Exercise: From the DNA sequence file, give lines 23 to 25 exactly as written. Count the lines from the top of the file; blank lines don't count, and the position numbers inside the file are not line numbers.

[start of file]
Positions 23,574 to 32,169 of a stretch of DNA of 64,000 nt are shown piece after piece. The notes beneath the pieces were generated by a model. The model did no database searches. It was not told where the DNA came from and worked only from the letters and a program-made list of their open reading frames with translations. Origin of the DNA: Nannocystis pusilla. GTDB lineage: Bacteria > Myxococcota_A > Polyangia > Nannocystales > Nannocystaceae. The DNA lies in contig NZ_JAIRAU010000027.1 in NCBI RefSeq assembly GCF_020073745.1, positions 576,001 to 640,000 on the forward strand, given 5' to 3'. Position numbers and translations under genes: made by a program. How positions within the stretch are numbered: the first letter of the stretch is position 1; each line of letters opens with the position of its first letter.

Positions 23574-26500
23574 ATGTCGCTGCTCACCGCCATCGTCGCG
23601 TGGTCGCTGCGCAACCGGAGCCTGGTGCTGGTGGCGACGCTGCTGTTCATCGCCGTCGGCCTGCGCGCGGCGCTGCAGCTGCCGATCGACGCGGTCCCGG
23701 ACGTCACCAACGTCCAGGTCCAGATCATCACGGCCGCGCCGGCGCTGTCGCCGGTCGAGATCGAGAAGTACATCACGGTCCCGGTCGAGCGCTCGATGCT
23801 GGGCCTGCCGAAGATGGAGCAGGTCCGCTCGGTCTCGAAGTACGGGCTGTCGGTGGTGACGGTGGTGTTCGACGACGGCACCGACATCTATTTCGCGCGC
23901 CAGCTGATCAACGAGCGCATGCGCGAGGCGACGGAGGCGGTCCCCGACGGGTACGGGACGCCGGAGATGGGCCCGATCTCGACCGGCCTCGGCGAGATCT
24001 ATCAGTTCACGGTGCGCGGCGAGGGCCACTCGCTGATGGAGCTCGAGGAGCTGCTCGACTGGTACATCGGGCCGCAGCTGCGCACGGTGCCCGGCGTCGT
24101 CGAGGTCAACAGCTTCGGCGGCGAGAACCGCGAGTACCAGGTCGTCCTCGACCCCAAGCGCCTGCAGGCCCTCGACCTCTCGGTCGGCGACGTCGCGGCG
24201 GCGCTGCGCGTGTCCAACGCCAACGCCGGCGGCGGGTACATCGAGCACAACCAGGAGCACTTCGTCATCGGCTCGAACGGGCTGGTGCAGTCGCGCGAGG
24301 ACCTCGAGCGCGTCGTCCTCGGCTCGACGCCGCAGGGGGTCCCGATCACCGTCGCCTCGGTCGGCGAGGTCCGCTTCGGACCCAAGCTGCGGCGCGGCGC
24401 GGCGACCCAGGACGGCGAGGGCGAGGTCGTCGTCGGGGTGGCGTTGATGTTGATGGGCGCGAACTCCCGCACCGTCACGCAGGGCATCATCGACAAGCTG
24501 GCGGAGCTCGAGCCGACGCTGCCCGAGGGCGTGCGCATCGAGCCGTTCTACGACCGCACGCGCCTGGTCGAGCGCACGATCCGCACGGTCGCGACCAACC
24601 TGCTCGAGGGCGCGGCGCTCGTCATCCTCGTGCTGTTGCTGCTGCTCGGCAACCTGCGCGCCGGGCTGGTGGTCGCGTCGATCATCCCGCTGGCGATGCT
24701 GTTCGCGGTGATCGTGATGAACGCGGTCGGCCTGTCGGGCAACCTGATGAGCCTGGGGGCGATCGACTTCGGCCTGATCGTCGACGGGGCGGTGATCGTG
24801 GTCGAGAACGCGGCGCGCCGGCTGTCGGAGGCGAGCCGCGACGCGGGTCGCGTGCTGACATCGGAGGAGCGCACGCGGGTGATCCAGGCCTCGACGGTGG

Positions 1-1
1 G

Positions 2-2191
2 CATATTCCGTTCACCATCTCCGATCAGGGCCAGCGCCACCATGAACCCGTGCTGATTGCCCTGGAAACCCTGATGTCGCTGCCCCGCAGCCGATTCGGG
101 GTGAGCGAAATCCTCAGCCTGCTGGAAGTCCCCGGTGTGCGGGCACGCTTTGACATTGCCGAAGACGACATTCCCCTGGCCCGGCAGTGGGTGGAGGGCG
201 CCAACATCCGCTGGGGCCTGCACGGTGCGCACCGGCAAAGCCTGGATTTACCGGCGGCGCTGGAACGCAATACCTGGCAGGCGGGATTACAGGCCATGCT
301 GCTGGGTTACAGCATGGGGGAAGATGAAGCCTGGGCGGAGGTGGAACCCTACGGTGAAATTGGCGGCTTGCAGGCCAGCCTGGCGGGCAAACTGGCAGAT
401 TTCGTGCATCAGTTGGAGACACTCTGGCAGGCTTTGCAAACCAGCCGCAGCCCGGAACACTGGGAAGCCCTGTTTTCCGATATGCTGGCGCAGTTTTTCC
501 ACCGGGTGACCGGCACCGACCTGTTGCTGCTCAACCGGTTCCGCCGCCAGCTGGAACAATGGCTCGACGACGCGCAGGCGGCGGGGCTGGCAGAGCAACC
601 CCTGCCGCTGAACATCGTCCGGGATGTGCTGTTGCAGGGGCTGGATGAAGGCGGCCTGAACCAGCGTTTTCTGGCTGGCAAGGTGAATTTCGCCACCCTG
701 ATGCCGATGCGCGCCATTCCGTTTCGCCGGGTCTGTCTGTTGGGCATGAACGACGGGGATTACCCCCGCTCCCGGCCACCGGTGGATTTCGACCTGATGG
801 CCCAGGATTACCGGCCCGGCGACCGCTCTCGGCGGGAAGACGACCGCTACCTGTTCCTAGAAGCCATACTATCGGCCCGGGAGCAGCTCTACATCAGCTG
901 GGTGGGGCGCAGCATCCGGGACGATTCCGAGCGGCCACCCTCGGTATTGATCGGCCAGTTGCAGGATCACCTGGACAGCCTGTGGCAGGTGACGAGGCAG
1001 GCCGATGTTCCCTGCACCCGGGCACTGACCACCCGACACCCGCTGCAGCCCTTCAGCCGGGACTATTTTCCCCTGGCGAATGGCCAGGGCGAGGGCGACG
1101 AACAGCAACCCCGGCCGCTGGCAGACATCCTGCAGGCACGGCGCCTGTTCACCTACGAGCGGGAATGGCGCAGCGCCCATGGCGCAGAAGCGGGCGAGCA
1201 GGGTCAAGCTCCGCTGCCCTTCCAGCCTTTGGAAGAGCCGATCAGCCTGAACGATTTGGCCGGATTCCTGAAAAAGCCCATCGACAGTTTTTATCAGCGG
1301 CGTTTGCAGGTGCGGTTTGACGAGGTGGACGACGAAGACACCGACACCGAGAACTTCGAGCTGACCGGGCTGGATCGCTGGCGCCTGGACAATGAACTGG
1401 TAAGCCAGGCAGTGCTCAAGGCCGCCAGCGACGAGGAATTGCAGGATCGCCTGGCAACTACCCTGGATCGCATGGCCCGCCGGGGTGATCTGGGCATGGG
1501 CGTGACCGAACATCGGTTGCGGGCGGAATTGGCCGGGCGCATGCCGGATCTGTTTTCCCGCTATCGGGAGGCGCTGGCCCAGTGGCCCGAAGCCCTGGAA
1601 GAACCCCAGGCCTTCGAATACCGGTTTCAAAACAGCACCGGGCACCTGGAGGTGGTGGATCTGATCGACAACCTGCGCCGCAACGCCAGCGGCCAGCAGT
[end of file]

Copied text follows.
301 GCTGGGTTACAGCATGGGGGAAGATGAAGCCTGGGCGGAGGTGGAACCCTACGGTGAAATTGGCGGCTTGCAGGCCAGCCTGGCGGGCAAACTGGCAGAT
401 TTCGTGCATCAGTTGGAGACACTCTGGCAGGCTTTGCAAACCAGCCGCAGCCCGGAACACTGGGAAGCCCTGTTTTCCGATATGCTGGCGCAGTTTTTCC
501 ACCGGGTGACCGGCACCGACCTGTTGCTGCTCAACCGGTTCCGCCGCCAGCTGGAACAATGGCTCGACGACGCGCAGGCGGCGGGGCTGGCAGAGCAACC